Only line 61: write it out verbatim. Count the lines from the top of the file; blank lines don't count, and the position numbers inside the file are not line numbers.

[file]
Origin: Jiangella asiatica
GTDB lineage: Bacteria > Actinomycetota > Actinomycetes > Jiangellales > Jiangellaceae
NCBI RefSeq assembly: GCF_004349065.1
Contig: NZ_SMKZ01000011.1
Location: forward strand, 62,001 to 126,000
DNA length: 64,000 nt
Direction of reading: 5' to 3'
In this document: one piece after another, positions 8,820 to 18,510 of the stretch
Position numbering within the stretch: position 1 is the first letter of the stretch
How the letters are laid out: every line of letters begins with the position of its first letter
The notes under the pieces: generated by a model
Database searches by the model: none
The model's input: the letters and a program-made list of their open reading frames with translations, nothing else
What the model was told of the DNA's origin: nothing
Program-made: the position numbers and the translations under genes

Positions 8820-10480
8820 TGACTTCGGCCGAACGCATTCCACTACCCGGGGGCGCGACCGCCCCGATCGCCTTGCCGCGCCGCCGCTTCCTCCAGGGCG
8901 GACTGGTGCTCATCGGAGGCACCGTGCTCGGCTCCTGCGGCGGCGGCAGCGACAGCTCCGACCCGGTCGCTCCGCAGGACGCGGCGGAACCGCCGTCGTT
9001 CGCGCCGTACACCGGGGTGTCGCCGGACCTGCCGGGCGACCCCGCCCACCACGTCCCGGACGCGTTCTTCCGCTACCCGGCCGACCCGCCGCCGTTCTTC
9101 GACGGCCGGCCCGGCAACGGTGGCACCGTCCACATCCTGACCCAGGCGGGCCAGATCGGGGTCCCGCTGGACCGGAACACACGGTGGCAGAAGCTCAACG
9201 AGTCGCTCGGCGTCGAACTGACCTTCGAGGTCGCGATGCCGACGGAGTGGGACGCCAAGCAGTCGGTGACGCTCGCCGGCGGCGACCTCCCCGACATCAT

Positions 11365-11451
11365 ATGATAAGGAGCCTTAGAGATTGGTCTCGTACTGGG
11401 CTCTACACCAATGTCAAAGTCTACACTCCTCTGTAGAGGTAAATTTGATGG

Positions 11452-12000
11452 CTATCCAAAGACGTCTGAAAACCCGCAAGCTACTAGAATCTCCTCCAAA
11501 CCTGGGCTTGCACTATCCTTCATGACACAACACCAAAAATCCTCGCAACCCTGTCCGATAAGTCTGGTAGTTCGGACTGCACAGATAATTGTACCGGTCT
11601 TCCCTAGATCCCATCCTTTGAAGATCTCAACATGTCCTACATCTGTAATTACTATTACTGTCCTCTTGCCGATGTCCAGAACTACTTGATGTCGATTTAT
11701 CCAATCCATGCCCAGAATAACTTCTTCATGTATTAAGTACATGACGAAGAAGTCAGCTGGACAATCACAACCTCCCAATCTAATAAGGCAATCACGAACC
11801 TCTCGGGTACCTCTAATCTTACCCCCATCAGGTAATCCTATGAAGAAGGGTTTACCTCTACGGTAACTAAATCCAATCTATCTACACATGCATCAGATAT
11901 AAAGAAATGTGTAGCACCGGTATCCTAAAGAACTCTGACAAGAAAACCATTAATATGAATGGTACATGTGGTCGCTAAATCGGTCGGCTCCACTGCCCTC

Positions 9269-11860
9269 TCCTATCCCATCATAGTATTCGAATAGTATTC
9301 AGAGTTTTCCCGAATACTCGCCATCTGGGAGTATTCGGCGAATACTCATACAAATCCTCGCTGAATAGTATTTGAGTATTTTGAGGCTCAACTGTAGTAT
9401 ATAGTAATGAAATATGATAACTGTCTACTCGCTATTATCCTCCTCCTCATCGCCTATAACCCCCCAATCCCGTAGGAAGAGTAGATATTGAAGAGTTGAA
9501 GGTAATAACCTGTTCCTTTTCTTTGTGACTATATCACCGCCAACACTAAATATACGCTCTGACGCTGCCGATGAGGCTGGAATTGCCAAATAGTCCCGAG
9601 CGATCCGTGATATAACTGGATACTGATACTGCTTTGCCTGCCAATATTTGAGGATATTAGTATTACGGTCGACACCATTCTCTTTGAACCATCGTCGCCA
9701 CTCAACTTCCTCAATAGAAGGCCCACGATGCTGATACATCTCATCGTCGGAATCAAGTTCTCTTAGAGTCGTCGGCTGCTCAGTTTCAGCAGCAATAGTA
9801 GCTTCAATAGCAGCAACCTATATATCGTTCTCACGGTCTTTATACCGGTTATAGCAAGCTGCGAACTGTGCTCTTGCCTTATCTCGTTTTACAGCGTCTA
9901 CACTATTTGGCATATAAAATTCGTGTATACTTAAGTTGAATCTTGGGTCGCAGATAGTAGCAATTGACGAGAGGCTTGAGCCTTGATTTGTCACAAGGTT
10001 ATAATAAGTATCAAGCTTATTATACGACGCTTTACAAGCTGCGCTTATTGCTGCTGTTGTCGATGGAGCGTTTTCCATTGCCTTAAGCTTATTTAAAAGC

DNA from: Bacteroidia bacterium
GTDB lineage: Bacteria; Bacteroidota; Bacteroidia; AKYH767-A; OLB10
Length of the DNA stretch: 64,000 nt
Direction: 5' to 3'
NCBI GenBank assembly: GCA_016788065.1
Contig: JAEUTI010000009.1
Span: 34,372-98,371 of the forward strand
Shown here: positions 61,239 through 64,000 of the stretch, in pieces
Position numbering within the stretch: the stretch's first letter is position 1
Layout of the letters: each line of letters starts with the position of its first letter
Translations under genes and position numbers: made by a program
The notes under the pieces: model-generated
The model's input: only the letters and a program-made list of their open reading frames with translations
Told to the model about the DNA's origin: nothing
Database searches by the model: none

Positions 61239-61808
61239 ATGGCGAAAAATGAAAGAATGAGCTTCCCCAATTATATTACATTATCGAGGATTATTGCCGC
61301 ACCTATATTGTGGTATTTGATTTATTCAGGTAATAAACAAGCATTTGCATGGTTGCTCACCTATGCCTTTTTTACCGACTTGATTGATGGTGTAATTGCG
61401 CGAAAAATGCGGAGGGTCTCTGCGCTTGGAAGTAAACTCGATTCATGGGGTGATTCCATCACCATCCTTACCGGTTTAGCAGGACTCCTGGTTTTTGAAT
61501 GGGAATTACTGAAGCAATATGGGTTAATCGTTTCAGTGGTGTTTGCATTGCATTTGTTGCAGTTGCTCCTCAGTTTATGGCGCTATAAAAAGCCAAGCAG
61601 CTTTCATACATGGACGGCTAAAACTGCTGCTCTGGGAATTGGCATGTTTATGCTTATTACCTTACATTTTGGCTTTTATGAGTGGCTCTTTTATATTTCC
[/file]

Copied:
61501 GGGAATTACTGAAGCAATATGGGTTAATCGTTTCAGTGGTGTTTGCATTGCATTTGTTGCAGTTGCTCCTCAGTTTATGGCGCTATAAAAAGCCAAGCAG